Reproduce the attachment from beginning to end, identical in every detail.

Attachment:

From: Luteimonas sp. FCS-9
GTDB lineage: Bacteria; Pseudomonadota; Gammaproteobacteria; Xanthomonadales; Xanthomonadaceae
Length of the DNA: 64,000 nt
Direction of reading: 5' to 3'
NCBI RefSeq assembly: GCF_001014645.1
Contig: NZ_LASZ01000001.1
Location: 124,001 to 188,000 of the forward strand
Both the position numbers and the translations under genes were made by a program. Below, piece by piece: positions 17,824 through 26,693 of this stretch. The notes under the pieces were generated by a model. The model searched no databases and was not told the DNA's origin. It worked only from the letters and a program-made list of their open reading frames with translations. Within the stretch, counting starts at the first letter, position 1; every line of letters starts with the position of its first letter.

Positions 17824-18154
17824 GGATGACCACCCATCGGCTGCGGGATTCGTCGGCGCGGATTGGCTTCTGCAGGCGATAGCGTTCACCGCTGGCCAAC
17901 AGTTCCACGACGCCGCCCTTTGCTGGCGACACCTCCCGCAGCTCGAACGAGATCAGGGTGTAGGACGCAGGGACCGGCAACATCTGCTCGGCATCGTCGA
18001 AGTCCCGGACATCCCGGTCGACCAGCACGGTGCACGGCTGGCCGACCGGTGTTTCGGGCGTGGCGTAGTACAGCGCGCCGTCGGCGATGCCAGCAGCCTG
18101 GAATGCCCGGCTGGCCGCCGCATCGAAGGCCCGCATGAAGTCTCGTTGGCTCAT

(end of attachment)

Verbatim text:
From: Luteimonas sp. FCS-9
GTDB lineage: Bacteria; Pseudomonadota; Gammaproteobacteria; Xanthomonadales; Xanthomonadaceae
Length of the DNA: 64,000 nt
Direction of reading: 5' to 3'
NCBI RefSeq assembly: GCF_001014645.1
Contig: NZ_LASZ01000001.1
Location: 124,001 to 188,000 of the forward strand
Both the position numbers and the translations under genes were made by a program. Below, piece by piece: positions 17,824 through 26,693 of this stretch. The notes under the pieces were generated by a model. The model searched no databases and was not told the DNA's origin. It worked only from the letters and a program-made list of their open reading frames with translations. Within the stretch, counting starts at the first letter, position 1; every line of letters starts with the position of its first letter.

Positions 17824-18154
17824 GGATGACCACCCATCGGCTGCGGGATTCGTCGGCGCGGATTGGCTTCTGCAGGCGATAGCGTTCACCGCTGGCCAAC
17901 AGTTCCACGACGCCGCCCTTTGCTGGCGACACCTCCCGCAGCTCGAACGAGATCAGGGTGTAGGACGCAGGGACCGGCAACATCTGCTCGGCATCGTCGA
18001 AGTCCCGGACATCCCGGTCGACCAGCACGGTGCACGGCTGGCCGACCGGTGTTTCGGGCGTGGCGTAGTACAGCGCGCCGTCGGCGATGCCAGCAGCCTG
18101 GAATGCCCGGCTGGCCGCCGCATCGAAGGCCCGCATGAAGTCTCGTTGGCTCAT